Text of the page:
Women's experiences and representations of diversity management and organizational restructuring in a multinational forest company
Mills, Suzanne Elizabeth
This thesis examines the relationship between worker identity and workplace practices from the perspectives of white and Aboriginal women working in a multinational forest company in the northern prairies. Over the course of three manuscripts I demonstrate the salience of ascribed and constructed identities of women to their experiences and representations of forest employment and corporate discourse. Setting the context for the remainder of the thesis, the first manuscript presents an analysis of employment segregation by gender and Aboriginal identity in Canada’s forest sector in 2001 using segregation indices. Results demonstrate that forest employment was vertically segregated by both gender and Aboriginal ancestry in the forest sector in 2001. Men and women of First Nations ancestry were over represented in less-stable and lower paying occupations in woods based forest industries, and both white and First Nations women were over represented in forest services and clerical occupations. To explore women’s perceptions of company practices of diversity management and restructuring, I then analysed interviews with women working in forest processing using critical discourse analysis. In my second manuscript, I demonstrated how women’s representations of diversity management practices were linked to their social identities in terms of Aboriginal identity and class. Yet, as a whole, these representations prompted a questioning of the meaning of difference within diversity management, and of diversity management’s ability to further the interests of marginalised workers. My third manuscript examining representations of restructuring, argues that there is a two way relationship between women’s identities as workers and their representations of restructuring. Whether women reproduced or resisted restructuring was linked to their presented work identities and restructuring and practices in turn were helping to shape women’s worker subjectivities. Results from this thesis demonstrated that how women represent themselves and workplace practices is related to their different experiences in the specific set of social relations of forestry work in the northern prairies.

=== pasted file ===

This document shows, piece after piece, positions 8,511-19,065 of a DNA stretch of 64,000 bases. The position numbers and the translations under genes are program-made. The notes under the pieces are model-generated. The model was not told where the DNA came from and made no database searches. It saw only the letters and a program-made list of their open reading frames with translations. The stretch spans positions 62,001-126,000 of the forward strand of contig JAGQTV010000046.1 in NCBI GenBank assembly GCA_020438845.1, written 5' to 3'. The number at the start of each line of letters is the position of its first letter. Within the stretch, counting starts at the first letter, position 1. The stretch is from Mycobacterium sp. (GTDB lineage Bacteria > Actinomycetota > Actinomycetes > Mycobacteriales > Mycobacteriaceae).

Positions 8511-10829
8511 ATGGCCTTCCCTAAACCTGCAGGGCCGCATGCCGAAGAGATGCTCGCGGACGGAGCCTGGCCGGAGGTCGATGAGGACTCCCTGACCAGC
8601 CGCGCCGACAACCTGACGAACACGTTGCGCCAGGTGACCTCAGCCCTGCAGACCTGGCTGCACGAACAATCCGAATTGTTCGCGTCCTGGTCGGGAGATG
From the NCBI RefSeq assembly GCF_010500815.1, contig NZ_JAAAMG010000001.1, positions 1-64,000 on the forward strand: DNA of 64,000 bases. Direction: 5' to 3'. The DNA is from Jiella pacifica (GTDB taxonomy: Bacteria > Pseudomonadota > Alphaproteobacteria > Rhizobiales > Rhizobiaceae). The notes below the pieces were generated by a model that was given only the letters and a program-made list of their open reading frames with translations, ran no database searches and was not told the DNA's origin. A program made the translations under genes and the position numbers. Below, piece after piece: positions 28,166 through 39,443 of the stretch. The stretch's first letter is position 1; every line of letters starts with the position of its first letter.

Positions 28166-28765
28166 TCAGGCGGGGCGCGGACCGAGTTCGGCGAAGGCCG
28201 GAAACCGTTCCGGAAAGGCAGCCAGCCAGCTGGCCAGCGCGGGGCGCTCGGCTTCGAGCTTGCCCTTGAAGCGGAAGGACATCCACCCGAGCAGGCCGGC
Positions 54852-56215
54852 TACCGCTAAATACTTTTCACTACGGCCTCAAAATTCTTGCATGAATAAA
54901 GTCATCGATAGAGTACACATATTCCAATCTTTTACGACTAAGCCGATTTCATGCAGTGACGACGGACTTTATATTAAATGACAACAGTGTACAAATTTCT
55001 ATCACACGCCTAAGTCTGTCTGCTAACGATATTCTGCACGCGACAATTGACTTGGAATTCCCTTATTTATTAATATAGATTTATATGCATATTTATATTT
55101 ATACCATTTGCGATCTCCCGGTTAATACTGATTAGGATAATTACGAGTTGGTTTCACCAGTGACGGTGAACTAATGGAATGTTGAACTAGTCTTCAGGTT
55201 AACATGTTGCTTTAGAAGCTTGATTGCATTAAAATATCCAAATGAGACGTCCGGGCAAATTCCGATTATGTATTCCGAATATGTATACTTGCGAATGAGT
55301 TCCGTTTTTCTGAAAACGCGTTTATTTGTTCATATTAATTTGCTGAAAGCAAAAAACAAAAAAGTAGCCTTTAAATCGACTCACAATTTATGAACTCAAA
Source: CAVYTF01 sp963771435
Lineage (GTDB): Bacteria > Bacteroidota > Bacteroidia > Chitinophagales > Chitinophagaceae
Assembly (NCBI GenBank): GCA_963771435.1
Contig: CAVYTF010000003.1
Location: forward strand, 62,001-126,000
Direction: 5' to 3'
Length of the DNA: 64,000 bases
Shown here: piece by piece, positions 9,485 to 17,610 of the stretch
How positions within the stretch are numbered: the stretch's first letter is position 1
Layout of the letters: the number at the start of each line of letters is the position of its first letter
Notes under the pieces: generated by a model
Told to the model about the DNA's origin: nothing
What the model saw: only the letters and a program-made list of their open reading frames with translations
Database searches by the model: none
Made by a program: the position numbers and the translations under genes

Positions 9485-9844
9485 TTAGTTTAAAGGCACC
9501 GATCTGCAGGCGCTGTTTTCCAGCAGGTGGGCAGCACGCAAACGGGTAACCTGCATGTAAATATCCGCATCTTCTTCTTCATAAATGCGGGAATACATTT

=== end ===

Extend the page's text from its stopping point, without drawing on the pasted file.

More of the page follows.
DegreeDoctor of Philosophy (Ph.D.)
CommitteeNoble, Bram F.; Johnston, Mark; Iliopoulou, Despina; de Boer, Dirk H.